We study the biology of nutrient sensing. Sensing and adapting to changes in nutrient availability are basic survival requirements that occur in individual cells, by organs, and across whole organisms. Altered nutrient sensing is associated with cancer, diabetes, and infectious diseases and one of our long-term goals is to identify nodes of metabolic control that can be targeted therapeutically. We are specifically interested in the interplay between nutrient sensing signaling mechanisms and metabolism focusing on the mTOR pathway, and we have made many significant contributions towards understanding mTOR complex 2 (mTORC2) including its discovery, functions, and roles in health and disease. We also study adipose and liver organ biology including how these tissues utilize nutrients and communicate to maintain energy balance. In this area, we have made important advances in understanding the development and metabolism of brown adipose tissue, which was only recently recognized as a critical regulator of metabolic homeostasis in adult humans.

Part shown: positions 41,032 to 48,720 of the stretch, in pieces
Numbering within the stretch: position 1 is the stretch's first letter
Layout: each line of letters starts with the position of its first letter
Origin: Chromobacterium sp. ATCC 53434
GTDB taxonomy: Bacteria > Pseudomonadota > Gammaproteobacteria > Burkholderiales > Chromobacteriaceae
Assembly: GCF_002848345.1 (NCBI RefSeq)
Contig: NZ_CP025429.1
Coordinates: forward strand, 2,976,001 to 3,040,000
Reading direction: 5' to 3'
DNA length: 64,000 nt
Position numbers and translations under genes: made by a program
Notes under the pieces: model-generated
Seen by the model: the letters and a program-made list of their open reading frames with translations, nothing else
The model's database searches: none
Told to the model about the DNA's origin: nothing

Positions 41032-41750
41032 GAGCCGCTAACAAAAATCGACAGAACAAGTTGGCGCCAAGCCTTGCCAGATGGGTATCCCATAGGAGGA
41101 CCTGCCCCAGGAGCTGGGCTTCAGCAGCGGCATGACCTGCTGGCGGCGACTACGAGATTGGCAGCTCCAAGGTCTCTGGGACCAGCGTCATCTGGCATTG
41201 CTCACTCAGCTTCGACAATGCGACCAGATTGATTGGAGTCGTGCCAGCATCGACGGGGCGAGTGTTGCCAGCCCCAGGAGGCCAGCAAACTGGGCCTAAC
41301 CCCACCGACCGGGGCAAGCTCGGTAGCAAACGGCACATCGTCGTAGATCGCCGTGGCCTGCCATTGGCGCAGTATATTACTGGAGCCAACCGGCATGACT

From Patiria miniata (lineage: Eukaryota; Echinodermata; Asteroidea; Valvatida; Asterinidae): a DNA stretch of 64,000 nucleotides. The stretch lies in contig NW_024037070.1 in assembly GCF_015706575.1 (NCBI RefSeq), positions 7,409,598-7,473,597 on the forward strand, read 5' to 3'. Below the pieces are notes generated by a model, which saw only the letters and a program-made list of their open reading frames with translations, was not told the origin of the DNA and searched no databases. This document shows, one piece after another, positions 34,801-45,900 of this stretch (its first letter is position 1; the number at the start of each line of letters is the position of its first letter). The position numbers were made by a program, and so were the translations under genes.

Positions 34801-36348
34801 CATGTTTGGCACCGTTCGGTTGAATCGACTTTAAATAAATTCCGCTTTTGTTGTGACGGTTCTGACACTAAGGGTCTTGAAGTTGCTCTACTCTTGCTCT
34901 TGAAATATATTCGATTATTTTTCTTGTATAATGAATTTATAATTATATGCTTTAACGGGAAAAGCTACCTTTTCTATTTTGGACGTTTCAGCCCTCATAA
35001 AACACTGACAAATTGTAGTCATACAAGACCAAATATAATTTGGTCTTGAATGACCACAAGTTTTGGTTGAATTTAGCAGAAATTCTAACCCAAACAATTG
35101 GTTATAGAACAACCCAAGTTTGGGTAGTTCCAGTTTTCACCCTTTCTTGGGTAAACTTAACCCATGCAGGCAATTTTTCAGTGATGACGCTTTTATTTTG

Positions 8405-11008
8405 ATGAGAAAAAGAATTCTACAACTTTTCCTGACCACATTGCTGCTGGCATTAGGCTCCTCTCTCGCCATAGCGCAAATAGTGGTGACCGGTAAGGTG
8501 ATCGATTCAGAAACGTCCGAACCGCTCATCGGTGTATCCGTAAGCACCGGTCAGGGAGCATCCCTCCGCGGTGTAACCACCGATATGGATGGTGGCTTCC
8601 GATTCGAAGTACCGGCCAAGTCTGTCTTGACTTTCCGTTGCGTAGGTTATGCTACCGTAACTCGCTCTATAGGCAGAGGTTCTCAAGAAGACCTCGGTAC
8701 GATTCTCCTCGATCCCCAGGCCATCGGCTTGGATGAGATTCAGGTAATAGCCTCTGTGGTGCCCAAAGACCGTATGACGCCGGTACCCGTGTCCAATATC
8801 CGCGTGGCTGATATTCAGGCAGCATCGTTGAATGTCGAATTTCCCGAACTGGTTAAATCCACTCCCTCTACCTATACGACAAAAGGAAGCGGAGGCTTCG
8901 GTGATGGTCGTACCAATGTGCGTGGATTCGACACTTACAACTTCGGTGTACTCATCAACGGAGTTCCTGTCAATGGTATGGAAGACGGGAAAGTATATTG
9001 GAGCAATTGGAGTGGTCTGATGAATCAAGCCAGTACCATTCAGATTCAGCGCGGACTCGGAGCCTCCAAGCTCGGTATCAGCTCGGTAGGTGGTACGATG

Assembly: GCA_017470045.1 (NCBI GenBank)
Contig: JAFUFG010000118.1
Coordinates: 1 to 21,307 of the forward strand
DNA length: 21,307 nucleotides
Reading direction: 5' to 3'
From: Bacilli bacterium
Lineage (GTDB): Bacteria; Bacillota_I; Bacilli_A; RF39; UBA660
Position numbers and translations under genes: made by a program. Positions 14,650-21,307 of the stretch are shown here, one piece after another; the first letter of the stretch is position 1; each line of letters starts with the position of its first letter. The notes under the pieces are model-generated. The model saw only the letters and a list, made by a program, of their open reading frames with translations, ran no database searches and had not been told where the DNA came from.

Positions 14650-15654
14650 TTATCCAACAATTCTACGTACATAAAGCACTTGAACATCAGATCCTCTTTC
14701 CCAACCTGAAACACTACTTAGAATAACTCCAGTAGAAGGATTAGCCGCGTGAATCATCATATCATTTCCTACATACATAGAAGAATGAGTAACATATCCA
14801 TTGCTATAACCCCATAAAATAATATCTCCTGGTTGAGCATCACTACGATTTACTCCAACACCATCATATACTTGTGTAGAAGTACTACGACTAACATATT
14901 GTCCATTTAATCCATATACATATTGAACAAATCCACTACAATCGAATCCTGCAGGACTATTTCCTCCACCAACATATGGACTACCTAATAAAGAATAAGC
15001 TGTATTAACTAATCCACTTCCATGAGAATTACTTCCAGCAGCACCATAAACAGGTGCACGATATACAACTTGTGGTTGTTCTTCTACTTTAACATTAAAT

For more info, please vist our website at http://www.umassmed.edu/guertinlab/.